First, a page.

Gun Control Group Under Investigation For Possibly Breaking Law With Buyback Program
Smith & Wesson M&P-15 semi-automatic rifles of the AR-15 style are displayed during the National Rifle Association (NRA) annual meeting at the George R. Brown Convention Center, in Houston, Texas on May 28, 2022. (Photo by PATRICK T. FALLON/AFP via Getty Images)
PATRICK T. FALLON/AFP via Getty Images

A gun control group is being investigated by a New Mexico sheriff for running a gun buyback program.

San Juan County Sheriff R. Shane Ferrari announced in a statement posted to Facebook last week that he is looking into New Mexicans to Prevent Gun Violence (NMPGV) over the possibility that the group violated a state law mandating a background check for most firearm transfers.

“I want to inform you that I am investigating San Juan County citizens’ complaints on ‘New Mexicans to Prevent Gun Violence’ gun buyback program not complying with New Mexico State Law 30-7-7.1 ‘Unlawful sale of a firearm without a background check,’” the sheriff wrote.

NMPGV ran a private gun buyback program in Farmington, New Mexico, in which representatives went door-to-door offering gift cards in return for gun owners to turn over their firearms. The group said it disassembled any firearms that it received, according to The Reload.

New Mexico’s universal background check law was signed in 2019 by Democratic Governor Michelle Lujan Grisham. The law’s exemptions are narrowly limited to law enforcement, those with federal firearms licenses, and transfers between immediate family members.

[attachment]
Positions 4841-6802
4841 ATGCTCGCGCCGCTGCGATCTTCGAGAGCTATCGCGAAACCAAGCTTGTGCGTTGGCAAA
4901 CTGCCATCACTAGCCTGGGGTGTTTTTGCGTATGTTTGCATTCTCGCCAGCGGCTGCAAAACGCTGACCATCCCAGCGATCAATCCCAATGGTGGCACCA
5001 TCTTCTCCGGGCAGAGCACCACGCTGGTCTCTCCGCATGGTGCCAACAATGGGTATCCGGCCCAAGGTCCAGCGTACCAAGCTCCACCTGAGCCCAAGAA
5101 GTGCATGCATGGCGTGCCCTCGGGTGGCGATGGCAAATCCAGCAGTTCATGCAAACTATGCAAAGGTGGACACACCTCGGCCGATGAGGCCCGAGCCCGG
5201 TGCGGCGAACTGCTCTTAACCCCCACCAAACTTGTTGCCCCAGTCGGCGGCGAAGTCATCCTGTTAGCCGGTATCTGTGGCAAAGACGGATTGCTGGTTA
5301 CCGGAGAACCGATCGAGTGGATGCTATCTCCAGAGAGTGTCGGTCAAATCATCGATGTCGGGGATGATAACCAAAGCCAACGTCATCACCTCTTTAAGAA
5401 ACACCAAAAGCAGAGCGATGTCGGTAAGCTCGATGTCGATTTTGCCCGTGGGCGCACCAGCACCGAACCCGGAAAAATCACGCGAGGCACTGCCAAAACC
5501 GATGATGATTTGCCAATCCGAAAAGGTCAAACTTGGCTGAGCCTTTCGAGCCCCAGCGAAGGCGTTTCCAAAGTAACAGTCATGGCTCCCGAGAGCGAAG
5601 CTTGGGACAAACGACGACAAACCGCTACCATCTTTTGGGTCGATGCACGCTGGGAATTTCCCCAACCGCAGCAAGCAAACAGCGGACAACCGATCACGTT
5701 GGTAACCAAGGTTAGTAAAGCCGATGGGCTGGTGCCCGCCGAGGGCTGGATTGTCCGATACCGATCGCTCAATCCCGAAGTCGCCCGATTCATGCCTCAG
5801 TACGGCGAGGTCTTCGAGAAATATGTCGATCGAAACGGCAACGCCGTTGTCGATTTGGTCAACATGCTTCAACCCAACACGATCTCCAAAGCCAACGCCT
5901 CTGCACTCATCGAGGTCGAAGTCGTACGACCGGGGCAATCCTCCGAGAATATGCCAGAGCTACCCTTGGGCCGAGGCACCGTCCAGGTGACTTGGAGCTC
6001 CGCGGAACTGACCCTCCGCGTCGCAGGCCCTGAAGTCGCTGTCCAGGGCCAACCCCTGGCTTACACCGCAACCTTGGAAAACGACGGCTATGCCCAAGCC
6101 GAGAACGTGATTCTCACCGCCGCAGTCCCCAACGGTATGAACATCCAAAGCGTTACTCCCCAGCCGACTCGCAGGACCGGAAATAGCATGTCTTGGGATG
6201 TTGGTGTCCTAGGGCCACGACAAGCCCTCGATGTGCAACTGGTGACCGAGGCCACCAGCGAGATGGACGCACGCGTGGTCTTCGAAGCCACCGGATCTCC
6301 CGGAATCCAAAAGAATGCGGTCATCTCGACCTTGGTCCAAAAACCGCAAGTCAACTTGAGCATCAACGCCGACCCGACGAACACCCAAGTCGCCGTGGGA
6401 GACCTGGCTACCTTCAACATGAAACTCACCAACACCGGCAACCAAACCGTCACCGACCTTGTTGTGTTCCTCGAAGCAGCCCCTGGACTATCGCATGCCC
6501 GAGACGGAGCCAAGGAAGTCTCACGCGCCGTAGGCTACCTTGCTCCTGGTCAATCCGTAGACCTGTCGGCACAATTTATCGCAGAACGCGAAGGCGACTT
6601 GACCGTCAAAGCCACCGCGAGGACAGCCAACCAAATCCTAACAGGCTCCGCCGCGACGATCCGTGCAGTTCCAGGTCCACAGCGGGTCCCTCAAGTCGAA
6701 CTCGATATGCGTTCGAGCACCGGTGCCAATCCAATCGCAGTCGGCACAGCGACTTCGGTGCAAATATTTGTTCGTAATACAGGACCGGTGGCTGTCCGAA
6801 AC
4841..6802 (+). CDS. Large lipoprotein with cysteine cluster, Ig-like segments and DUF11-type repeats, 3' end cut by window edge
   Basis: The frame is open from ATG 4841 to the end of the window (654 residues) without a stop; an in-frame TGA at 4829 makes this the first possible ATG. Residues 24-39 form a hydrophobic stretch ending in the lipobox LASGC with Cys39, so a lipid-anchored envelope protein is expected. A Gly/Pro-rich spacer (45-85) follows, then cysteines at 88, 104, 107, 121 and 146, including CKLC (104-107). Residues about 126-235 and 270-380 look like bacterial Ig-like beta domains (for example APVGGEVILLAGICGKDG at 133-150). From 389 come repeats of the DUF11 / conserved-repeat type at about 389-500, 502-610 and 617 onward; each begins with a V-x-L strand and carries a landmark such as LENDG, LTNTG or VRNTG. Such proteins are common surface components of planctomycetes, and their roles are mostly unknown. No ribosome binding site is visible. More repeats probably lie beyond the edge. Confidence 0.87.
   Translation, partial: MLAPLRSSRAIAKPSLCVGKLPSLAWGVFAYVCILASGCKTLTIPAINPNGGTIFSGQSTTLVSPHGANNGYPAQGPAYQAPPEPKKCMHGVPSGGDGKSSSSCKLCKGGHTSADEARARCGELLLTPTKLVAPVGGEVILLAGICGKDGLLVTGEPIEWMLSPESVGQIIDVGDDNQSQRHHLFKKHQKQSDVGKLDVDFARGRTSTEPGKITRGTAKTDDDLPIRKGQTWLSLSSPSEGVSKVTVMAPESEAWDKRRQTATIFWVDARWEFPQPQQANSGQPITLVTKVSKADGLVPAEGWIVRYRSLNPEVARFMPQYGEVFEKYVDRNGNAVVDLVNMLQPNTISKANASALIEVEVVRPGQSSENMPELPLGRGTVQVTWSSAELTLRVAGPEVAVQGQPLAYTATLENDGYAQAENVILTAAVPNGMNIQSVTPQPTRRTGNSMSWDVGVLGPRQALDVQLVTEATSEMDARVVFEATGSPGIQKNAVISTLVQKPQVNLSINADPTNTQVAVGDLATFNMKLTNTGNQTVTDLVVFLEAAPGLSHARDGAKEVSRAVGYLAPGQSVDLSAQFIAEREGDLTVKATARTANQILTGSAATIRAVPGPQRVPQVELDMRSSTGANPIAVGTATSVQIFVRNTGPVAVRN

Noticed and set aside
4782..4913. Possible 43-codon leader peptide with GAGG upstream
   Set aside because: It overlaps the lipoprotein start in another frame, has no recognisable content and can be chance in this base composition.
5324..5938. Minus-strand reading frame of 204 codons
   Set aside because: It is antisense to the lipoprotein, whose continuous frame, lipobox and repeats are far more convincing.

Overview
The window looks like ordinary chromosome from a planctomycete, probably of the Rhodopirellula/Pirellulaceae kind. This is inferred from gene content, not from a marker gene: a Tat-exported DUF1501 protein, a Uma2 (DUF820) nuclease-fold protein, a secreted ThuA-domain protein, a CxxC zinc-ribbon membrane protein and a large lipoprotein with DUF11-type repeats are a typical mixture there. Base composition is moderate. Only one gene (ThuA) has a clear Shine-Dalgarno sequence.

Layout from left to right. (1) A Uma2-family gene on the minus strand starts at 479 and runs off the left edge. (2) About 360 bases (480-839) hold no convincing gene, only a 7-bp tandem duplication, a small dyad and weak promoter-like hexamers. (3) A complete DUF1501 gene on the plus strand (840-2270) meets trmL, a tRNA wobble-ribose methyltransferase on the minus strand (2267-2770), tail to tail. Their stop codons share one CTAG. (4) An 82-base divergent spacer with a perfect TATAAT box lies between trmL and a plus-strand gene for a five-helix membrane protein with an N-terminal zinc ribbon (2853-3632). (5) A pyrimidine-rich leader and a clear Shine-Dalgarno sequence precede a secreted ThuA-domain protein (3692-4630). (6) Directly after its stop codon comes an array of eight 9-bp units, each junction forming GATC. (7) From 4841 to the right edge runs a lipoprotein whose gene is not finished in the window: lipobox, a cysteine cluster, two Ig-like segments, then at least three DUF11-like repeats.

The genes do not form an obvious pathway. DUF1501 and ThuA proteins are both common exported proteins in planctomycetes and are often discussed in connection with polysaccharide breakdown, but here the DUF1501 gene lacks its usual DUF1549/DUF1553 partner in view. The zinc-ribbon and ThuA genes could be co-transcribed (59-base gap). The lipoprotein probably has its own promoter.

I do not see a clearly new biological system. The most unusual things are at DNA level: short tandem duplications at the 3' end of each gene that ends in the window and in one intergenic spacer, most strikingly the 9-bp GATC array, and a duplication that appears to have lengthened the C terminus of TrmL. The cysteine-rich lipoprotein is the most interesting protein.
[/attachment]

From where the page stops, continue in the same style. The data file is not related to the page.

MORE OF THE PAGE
“Reviewing the law I do not see where they are exempt from having to undergo a background check and are required to like anyone else. A sale is taking place (gift cards $100 and up), it is advertised as a purchase and called a ‘buy back,’” the sheriff’s post said.

“Some may question the exemption ‘to law enforcement’ meaning if we (law enforcement) purchases the gun we don’t need a background check,” the sheriff continued. “There are currently law enforcement agencies using tax dollars to purchase unwanted firearms (gun buyback) under the Governor’s current health order. Those are lawful and covered as exemptions in the law. However, law enforcement is required to obtain a court order for destruction or other disposition.”

NMPGV expressed regret that the sheriff had chosen to investigate the group in a post on social media.

“It is tragic to see Sherif Ferrari care more about 9 destroyed guns than the safety of his community from gun violence,” the group said.

“Guns were destroyed at their homes.  Why this has so many holsters in a twist is beyond comprehension. Why aren’t we talking about the real issue of gun violence in Farmington and San Juan County. Crickets every time we ask those questions,” the group said in another post.

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